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New state of matter discovered

Physicists at New York University in collaboration with Igor Zutic at the University of Buffalo and Alex Matos-Abiague at Wayne State University have recently uncovered exciting new states of matter – topological superconductivity – that can be controlled in manners that could both speed calculation in quantum computing and boost storage.

As scientists noted, this breakthrough offers promising storage capabilities in electronic devices and enhancing quantum computing.

The work mainly focuses on quantum computing to make calculations significantly faster than conventional computing. Conventional computers process digital bits in the form of 0s and 1s while quantum computers deploy quantum bits (qubits) to tabulate any value between 0 and 1, exponentially lifting the capacity and speed of data processing.

During the study, scientists analyzed a transition of a quantum state from its conventional state to a new topological state, estimating the energy barrier between these states. They enhanced this by legitimately determining the signature characteristics of this transition in the order parameter that administers the new topological superconductivity phase.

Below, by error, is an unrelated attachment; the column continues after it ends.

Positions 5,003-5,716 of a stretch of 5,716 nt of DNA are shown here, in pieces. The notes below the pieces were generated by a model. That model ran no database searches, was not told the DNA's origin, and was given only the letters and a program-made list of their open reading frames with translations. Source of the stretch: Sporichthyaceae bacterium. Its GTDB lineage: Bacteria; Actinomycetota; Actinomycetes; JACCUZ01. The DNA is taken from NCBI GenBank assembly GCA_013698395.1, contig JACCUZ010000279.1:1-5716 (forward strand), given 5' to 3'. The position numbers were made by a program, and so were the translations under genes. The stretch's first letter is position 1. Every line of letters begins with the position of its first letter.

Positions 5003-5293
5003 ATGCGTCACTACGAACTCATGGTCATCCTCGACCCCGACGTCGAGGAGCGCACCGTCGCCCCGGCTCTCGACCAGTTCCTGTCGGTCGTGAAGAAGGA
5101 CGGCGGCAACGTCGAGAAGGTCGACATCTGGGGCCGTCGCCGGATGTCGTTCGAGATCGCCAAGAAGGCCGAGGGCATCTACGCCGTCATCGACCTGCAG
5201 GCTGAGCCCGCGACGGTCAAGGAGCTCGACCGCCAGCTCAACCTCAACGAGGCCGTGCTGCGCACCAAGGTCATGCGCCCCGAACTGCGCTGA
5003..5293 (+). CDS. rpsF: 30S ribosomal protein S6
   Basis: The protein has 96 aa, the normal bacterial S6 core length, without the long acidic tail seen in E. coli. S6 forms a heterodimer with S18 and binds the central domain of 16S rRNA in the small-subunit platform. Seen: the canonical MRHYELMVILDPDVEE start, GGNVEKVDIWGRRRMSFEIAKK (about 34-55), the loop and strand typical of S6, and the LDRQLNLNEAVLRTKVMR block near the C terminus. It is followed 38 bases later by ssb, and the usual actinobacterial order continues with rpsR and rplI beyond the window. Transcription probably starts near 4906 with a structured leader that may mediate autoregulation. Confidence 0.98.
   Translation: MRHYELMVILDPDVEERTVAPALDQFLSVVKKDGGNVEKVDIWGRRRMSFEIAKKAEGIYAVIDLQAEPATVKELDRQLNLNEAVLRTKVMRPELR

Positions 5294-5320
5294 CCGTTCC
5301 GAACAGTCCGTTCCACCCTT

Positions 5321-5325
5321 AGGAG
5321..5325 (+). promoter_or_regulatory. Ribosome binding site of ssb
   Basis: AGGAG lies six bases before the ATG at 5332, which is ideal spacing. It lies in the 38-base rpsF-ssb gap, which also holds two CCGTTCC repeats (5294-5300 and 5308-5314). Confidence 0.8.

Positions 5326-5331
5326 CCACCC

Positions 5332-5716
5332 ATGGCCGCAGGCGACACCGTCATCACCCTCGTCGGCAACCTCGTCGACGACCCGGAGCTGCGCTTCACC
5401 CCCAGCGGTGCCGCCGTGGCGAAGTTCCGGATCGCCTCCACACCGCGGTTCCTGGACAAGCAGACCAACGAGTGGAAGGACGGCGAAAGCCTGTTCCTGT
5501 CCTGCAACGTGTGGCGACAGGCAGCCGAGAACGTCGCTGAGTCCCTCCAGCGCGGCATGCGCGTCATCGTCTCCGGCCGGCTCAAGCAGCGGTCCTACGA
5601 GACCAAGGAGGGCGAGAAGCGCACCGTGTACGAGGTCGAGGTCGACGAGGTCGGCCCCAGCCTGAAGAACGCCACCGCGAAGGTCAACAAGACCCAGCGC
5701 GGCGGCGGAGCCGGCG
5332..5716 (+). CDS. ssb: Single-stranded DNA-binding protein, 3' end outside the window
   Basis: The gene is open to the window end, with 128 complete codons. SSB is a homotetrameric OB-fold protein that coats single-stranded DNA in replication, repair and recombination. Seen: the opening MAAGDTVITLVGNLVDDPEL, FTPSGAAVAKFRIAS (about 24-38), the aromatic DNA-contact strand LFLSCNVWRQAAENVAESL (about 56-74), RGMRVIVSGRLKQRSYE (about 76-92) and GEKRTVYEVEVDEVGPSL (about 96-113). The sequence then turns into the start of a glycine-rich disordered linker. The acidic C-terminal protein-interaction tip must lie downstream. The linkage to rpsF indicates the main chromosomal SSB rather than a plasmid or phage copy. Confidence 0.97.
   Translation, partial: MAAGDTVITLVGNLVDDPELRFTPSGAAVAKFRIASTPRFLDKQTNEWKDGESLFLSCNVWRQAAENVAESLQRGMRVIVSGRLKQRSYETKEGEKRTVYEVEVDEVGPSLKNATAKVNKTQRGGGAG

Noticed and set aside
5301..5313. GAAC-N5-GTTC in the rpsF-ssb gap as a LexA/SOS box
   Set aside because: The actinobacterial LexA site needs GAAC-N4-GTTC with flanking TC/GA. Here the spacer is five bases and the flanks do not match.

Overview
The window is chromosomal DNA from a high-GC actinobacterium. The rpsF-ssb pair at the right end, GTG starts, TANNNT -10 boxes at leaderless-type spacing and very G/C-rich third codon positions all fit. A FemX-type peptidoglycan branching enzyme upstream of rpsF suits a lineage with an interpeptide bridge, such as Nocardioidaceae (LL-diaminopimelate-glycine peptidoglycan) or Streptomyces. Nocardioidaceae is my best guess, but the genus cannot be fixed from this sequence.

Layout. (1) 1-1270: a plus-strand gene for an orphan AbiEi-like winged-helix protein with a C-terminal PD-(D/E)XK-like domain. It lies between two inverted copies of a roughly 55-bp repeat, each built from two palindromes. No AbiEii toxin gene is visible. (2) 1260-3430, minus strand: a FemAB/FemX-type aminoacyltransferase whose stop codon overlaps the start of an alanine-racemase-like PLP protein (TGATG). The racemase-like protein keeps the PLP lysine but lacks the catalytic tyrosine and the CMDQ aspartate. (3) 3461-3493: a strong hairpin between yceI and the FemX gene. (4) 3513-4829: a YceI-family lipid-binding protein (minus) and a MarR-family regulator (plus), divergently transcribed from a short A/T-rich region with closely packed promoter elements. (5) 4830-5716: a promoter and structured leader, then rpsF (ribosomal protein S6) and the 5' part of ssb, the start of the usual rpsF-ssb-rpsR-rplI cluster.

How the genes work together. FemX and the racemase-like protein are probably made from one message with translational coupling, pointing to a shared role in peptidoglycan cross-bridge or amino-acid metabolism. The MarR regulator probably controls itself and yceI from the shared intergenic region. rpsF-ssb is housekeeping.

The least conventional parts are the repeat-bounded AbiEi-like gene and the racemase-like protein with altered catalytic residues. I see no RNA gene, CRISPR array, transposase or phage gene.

They focused on Majorana particles, which are their antiparticles and observed the value in them as being potentially capable of storing quantum information in a particular computation space where quantum information is protected from environmental noise.

However, no natural host material for these particles called Majorana fermions was detected. Thus, scientists sought engineer platforms — i.e., New forms of matter — on which these calculations could be conducted.

Javad Shabani, an assistant professor of physics at New York University said, "The discovery of topological superconductivity in a two-dimensional platform paves the way for building scalable topological qubits to not only store quantum information, but also to manipulate quantum states that are free of error. ”

The discovery is reported in a paper on arXiv. The research was funded, in part, by a grant from the U.S. Department of Defense’s Defense Advanced Research Projects Agency.

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